The hype and buzz for the new B&W 100 35 mm Potsdam Kino Film continues as more art photographers have tried and tested this powerful panchromatic film. Inspired by German cinematics in the mid-20th century, the Potsdam Kino film's been collectively known to provide an elegant and lavish mood with its wide tonal range and exquisite fine grains. Hear out these established photographers wax poetic about the film.
A Black and White Gotham by Peter Bedrosian
American photographer Peter Bedrosian's approach with his camera is to capture daily life and visualize the emotions we overlook. When shooting with black-and-white film, Peter focuses more on the relationship between the subject and the environment around him. When he got to try the new B&W 100 35 mm Potsdam Kino Film for the first time, he chose to display the ever busy streetscape of New York City. Peter liked how the Potsdam Kino managed to capture so much of his subjects with tonal balance, even in low-light and overcast weather. He says:
"I really liked how they turned out. It wasn’t too contrasty and played well in low light. Shooting on 100-speed film can be tough in the overcast weather but it held up really well in a point-and-shoot camera."
Yoann Leveque's Timeless and Archival Portraits
Lomographer Yoann Leveque is often an experimentalist when it comes to his portraiture. Yoann would usually use black-and-white for documentary or experimental purposes, but for the new B&W 100 35 mm Potsdam Kino Film, he wanted to try something new. Using his Petzval Bokeh 58 Bokeh Control Art Lens along with model Clara Eon, he opted for a simple photo shoot with a sober and neutral mood. Yoann would converse with Clara in between the shoot, making the photographs even more candid. Yoann liked the wide tonal range and shades of grey found in the Potsdam Kino film:
"It’s a very nice surprise! I really enjoyed the grain and the tone of greys. I had a great surprise with an underexposed picture with an aesthetic result that I like very much and that I’ll certainly use this in the next trials with this film."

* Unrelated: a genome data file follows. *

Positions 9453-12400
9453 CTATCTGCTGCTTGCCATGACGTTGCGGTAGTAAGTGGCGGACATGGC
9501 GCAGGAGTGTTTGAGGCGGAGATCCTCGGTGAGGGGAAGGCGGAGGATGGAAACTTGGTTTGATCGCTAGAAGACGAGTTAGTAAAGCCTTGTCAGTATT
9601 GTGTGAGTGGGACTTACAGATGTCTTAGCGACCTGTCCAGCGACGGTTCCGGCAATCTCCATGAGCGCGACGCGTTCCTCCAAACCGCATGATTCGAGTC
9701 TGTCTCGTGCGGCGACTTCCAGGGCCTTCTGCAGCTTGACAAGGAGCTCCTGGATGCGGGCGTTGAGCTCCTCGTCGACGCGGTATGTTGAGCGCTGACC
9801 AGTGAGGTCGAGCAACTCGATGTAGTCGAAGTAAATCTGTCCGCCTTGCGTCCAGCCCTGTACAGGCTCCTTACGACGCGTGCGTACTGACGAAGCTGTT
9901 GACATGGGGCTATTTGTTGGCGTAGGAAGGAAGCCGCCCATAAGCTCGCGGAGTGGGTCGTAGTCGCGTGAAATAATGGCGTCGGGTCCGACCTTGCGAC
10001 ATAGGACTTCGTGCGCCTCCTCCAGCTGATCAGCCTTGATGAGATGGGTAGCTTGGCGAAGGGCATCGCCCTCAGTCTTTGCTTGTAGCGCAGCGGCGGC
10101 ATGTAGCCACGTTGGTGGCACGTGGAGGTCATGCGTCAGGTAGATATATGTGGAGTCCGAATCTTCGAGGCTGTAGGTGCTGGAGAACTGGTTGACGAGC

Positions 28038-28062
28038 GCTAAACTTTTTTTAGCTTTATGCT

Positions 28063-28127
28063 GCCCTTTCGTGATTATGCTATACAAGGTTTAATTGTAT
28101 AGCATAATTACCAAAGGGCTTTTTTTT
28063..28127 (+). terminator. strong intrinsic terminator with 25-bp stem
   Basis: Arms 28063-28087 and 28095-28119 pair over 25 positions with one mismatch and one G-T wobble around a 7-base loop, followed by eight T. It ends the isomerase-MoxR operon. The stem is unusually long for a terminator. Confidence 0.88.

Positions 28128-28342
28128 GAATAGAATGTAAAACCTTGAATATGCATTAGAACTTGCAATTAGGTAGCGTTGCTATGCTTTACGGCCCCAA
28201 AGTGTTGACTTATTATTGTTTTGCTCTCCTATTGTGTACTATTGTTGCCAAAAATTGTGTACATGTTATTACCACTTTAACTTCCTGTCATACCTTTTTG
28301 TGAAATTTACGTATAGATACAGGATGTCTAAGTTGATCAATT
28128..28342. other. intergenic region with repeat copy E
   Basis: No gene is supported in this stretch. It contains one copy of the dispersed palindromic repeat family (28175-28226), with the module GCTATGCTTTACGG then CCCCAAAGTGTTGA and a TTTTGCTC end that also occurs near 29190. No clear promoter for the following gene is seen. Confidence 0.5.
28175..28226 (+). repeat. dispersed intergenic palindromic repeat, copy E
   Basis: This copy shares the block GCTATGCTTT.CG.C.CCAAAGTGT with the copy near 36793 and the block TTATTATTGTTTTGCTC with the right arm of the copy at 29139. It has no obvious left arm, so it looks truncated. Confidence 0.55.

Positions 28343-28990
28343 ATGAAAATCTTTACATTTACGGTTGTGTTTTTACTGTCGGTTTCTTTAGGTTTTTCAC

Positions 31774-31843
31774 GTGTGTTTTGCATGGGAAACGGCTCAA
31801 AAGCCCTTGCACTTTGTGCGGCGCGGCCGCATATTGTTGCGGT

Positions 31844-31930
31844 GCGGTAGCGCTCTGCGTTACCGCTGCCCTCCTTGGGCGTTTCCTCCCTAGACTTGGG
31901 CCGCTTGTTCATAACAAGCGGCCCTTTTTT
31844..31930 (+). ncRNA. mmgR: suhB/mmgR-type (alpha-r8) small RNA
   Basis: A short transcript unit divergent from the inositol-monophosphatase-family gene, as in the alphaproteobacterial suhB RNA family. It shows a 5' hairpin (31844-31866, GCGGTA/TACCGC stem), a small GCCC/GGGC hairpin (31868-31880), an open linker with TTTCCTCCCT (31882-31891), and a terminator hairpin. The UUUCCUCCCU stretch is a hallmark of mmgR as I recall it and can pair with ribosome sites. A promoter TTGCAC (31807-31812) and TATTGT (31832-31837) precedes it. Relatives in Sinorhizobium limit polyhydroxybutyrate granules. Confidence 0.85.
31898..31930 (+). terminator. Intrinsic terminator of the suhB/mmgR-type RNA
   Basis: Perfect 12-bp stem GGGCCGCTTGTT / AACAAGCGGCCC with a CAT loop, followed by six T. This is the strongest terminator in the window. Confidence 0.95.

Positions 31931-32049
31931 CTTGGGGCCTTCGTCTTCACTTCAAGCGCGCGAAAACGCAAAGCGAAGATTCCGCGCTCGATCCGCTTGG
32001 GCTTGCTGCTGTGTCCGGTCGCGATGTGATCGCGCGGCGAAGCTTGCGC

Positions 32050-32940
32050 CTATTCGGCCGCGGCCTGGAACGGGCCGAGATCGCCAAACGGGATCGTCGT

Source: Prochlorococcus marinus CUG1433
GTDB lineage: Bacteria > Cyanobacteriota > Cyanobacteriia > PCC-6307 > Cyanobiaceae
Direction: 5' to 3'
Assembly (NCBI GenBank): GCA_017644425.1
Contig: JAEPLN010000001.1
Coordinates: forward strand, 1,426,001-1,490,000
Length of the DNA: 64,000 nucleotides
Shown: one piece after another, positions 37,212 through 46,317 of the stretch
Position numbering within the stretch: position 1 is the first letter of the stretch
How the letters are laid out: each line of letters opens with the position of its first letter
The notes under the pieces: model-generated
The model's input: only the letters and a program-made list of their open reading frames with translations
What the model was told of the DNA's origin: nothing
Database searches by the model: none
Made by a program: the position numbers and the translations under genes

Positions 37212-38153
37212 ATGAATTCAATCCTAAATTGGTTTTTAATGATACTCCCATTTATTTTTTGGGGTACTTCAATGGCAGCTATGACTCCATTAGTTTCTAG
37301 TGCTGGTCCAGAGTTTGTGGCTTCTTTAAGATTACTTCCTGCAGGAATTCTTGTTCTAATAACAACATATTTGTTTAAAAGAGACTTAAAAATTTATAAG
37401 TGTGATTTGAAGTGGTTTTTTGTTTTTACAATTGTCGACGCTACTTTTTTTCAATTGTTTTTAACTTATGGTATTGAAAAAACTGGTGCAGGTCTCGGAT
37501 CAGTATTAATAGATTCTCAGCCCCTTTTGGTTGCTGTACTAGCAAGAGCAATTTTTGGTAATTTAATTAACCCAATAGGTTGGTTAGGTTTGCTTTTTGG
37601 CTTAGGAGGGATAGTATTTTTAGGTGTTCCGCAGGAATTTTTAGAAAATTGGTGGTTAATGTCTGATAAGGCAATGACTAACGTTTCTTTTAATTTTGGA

Documentary Art by Daniel Schaefer
Analogue photographer Daniel Schaefer has been on a love-affair with recent products of Lomography, and the B&W 100 35 mm Potsdam Kino Film did not escape his radar. For black-and-white photography, he'd rather have his shots styled simply and cleanly. Daniel was more curious as to how the Potsdam will perform on chilly weather – so on a winter day in New York, Daniel took some shots of his photogenic friends in a local park. He was impressed as to how the Potsdam Kino film lent itself well with the cold-and-clean winter light:
"To take advantage of the cleanliness that slower black and white films like the Potsdam offers, I chose the relatively clean and neutral palette that the Contax G2 offers, with the crisp and specific optical flavor that the classic Zeiss 45mm f/2 has to offer, the combination proved to be an absolutely lovely way to showcase the character of the Potsdam 100... The soft contrast of the Potsdam lends itself well to clean light, the open shadows allowing the subtlety it catches to really retain texture while keeping the subjects exceptionally detailed, but not aggressively sharp. Overall a phenomenal low-speed lens for the daylight shooter looking to get the most out of highly dynamic, tangibly textured frames."
Ready yourself for a more artistic and experimental analogue routine in 2019 by stocking up on the B&W 100 35 mm Potsdam Kino Film, available at the Online Shop and Gallery Stores worldwide.
written by cielsan on 2019-01-30